Perhaps the President should send Mahdi a tape of the joint press conference President Bush held with Prime Minister Singh of India from July of 2005.
This exchange with the press illuminates the current state of affairs. All the American Press wanted to talk about was Joe Wilson and Valerie Plame. When an exasperated Indian reporter was given the chance to ask a pertinent question he wryly highlighted the ridiculous focus on Joe and Valerie on this historic occasion.

Diehl reports Mahdi, Sistani and other Shiite leaders in the government don't share Washington's perception of a downward spiral. He says that the many ideas for silver bullets tossed around in the U.S. debate by the likes of Joe Biden and John Murtha mostly don't interest them.

Diehl then launches into a first person account of the Q & A session. He describes the journalists as "peppering" Mahdi with questions like: why has the formation of a unity government had failed to reduce the violence? What about all the options usually talked about in Washington —— from a rewrite of the constitution to a partition of the country; from an international conference to the dispatch of more U.S. troops?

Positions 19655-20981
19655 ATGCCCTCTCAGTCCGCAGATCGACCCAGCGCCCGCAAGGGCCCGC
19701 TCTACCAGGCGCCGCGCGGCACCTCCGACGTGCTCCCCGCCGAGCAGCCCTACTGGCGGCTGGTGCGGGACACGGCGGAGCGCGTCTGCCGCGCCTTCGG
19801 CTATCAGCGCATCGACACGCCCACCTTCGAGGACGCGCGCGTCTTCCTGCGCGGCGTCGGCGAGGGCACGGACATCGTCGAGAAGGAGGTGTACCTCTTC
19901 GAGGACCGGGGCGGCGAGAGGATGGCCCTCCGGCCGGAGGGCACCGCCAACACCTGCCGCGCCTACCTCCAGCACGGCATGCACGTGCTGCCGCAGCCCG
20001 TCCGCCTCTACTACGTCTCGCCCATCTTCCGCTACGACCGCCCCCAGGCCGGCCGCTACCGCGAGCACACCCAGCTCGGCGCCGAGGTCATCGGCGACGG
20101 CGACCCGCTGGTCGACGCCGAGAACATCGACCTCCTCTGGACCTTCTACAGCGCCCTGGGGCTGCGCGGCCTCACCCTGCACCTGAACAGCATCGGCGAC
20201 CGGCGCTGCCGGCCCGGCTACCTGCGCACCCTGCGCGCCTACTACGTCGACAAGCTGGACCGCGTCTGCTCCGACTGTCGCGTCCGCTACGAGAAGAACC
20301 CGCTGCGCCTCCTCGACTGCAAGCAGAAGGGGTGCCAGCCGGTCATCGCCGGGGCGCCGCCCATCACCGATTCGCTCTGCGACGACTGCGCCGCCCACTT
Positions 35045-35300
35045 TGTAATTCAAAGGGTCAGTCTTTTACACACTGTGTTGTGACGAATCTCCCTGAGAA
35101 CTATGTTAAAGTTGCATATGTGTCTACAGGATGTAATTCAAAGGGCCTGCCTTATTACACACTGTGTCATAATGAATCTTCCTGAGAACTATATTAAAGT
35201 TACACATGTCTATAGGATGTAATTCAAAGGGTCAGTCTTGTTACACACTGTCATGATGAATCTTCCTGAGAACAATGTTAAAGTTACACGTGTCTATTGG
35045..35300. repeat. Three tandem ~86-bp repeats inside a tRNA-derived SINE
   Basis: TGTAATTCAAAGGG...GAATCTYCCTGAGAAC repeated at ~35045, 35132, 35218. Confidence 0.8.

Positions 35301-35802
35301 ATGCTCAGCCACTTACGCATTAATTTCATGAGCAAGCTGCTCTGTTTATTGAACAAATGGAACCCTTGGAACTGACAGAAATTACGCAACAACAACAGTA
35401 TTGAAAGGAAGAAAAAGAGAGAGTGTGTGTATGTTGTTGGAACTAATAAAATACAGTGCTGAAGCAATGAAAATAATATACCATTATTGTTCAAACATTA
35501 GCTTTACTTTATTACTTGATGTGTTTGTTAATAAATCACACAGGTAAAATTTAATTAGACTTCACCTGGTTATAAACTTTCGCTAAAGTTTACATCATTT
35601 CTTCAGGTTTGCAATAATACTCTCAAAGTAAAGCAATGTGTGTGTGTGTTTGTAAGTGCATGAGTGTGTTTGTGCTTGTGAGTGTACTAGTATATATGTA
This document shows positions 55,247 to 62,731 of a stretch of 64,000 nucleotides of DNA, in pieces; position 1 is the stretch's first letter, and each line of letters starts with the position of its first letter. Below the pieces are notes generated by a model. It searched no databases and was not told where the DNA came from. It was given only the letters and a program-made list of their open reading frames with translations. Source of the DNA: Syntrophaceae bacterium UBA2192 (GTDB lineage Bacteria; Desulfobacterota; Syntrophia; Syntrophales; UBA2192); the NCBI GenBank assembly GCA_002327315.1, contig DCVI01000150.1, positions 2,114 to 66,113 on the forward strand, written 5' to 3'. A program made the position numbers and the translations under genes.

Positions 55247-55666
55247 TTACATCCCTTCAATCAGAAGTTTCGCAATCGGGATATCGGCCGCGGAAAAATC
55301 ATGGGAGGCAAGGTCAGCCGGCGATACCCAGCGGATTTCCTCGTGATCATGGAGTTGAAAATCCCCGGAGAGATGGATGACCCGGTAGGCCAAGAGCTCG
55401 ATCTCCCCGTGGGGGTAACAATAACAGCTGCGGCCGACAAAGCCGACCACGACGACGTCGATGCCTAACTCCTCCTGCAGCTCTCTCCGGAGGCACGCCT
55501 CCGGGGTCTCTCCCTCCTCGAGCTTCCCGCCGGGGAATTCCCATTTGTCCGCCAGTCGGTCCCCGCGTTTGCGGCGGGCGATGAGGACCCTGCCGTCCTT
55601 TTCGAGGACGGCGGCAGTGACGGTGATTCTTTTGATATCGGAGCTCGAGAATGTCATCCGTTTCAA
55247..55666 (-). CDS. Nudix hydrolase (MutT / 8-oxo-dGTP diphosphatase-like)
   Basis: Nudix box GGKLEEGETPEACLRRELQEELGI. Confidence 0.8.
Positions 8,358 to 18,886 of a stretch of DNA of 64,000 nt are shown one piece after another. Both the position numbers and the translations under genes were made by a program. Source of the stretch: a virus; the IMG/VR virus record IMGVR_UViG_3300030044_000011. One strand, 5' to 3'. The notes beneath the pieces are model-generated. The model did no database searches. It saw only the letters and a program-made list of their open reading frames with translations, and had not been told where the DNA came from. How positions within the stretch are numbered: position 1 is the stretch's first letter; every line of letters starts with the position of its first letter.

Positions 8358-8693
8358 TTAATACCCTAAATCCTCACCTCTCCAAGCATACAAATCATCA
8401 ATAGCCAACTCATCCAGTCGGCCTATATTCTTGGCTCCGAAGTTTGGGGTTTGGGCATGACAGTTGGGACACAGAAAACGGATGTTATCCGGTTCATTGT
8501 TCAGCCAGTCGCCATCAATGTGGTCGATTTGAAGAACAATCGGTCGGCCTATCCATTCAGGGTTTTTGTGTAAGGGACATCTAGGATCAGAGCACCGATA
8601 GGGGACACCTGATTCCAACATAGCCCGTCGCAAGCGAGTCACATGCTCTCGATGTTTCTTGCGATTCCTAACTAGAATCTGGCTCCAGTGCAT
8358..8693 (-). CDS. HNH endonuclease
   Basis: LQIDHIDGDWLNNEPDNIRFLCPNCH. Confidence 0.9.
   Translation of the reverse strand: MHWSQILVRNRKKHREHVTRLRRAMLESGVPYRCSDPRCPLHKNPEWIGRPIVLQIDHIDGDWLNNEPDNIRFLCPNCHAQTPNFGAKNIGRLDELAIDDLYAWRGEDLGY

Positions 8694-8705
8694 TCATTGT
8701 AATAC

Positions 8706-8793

Diehl said he and the other reporter's queries were politely dismissed. Here's what else Mahdi said:

Iraq is not in a civil war.

Iraq doesn't need more U.S. troops.

It has a constitution and elected government, and thus there is no need for an international conference.

On constitutional reform: the Shiite and Kurd parties that wrote the charter last year are waiting for proposals from Sunni dissidents. "So far we have heard nothing."

Fortunately one of the crack reporters thought to ask the $64 billion question: "What is the solution?"

"Time —— that is it," Mahdi replied. "A nation like Iraq needs time. The elections for a permanent government happened eight months ago. We have been in office a few weeks. The people who we have in office have never governed. These people come from oppression and a bad political system. We can't import ministers to Iraq."

"Our options as Iraqis are that we don't have an exit strategy or any withdrawal timetable," Mahdi said, somewhat bitterly. "We simply go on. . . . It is a process, and brick by brick we are working on it."